There are three further elements of Margaret Atwood’s Payback that seem in keeping with the themes of this blog, and the current conversations here. I am not going to comment on them excessively, since I think they provoke enough thinking in themselves.
The first is her list of possible responses to major crises. You can “Protect Yourself, Give Up and Party, Help Others, Blame, Bear Witness, and Go About Your Life.” In the context of climate change, it seems like we are all engaging in a particular combination of these behaviours. It is worth contemplating if it is the right one. She doesn’t really discuss how there is a prisoner’s dilemma at work here. If nobody else addresses problems, protecting yourself or partying are your best options. If you can convince others to cooperate, you can help others and get on with your life.
The second is her description of an international approach to climate change mitigation:
[G]lobal warming has been dealt with at a global summit during which world leaders gave up paranoia, envy, rivalry, power-hunger, greed, and debate over who should start cutting down the carbon footprint first and rolled up their sleeves and got with it.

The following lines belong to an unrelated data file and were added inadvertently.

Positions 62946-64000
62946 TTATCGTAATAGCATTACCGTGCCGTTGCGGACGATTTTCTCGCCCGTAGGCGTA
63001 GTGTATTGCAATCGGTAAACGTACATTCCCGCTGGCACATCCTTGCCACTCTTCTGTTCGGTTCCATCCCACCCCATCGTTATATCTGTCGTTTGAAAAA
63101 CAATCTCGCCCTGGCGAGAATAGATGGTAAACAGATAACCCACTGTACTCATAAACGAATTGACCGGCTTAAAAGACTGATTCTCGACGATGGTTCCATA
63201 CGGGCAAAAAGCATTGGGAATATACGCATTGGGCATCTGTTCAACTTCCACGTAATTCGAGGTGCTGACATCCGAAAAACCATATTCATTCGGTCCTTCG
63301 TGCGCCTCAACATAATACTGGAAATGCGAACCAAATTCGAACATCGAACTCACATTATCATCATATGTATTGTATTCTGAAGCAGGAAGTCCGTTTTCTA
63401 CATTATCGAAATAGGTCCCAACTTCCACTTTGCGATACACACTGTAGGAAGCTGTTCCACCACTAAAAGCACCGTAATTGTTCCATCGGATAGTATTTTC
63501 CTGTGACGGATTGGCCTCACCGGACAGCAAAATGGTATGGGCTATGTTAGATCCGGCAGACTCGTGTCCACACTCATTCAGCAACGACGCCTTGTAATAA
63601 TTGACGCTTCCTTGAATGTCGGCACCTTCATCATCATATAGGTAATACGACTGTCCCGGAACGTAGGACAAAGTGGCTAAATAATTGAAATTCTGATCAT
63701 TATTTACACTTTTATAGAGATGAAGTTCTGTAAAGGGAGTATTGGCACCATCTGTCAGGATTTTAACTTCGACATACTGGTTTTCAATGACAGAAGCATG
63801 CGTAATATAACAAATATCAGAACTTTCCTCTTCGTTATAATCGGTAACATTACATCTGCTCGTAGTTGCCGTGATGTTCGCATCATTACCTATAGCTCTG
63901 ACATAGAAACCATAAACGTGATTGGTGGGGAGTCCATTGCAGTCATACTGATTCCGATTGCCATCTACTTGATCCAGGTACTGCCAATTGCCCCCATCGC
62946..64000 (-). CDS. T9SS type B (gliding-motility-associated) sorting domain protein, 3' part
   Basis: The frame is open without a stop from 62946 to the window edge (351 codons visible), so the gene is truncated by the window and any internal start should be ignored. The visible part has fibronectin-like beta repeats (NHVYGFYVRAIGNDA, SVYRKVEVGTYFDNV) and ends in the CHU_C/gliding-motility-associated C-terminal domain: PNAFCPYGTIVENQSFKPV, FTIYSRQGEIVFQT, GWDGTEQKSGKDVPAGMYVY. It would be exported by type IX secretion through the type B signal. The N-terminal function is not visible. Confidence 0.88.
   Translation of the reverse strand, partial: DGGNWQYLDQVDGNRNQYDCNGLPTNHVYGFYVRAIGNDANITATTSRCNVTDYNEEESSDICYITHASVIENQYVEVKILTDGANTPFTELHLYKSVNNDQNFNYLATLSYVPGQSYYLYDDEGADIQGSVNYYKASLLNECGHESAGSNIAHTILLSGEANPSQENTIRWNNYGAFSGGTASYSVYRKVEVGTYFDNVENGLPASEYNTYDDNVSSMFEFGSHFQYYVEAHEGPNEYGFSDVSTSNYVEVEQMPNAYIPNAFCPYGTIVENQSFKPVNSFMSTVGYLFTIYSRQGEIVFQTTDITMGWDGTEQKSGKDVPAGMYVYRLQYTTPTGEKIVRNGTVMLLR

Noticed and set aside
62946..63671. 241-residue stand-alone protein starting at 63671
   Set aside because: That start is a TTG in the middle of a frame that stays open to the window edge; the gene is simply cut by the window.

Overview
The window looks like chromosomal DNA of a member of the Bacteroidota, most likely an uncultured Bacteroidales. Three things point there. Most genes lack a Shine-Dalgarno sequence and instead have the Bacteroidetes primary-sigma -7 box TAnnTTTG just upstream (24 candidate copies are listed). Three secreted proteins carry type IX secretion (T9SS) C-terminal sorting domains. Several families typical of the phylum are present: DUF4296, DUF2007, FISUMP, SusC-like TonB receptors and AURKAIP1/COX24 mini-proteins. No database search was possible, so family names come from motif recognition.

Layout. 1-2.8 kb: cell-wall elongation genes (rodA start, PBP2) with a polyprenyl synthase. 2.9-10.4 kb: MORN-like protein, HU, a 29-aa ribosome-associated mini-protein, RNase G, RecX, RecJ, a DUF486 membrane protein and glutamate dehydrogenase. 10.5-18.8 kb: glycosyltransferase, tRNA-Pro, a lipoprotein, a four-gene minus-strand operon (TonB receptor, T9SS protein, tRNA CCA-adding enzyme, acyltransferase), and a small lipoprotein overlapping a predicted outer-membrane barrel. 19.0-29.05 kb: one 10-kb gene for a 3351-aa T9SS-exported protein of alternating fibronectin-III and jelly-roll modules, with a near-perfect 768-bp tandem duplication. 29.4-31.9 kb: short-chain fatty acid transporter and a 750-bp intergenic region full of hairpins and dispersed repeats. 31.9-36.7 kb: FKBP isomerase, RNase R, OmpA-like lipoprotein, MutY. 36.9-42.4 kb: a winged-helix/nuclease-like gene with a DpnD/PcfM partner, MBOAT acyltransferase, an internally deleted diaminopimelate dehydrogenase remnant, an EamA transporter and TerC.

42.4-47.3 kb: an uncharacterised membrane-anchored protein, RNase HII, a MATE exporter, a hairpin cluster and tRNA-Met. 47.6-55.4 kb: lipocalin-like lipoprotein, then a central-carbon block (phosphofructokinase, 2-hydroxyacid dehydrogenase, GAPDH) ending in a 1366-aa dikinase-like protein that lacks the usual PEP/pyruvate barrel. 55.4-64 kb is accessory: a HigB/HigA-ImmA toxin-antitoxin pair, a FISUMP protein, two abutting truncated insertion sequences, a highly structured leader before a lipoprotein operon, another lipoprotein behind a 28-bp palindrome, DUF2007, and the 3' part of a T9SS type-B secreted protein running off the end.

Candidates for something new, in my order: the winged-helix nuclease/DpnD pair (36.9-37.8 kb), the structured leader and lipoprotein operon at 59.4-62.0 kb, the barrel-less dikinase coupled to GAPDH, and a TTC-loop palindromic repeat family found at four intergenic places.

While that is a very appealing vision for how developed and rapidly developing states might behave, it does seem appropriate to recall that, in many places, the reduction of extreme poverty and insecurity is a more urgent task. Let Canada, China, and the United States learn how to run a zero carbon society, before calling on Sudan or Afghanistan to do so.
The third is a hypothetical response the American president could have given to the September 11th attacks:
We have suffered a grievous loss – a blow has been struck at us that was motivated by an obsessive desire to harm us. We realize that this was the work of a small group of fanatics. Other nations might bomb the stuffing out of the civilian population where those fanatics are at present located, but we recognize the futility of such an action. Nor will we accuse any bystander nation of having been involved. We realize that acts of vengeance recoil upon the heads of the inventors, and we do not wish to perpetuate a chain reaction of revenge. Therefore we will forgive.
The quote is an interesting one. For me, the last sentence somewhat clashes with the rest. It is one thing to say: “We will not take this fight to those who did not start it.” It is quite another to say that we will not respond directly to those who did, while being careful to spare the innocent. While it is on the fringe of what is imaginable that the United States might have responded to Al Qaeda through international cooperation and the vigorous efforts of law enforcement and the courts, it doesn’t seem either moral or believable that they would not respond in some way to those who were directly involved.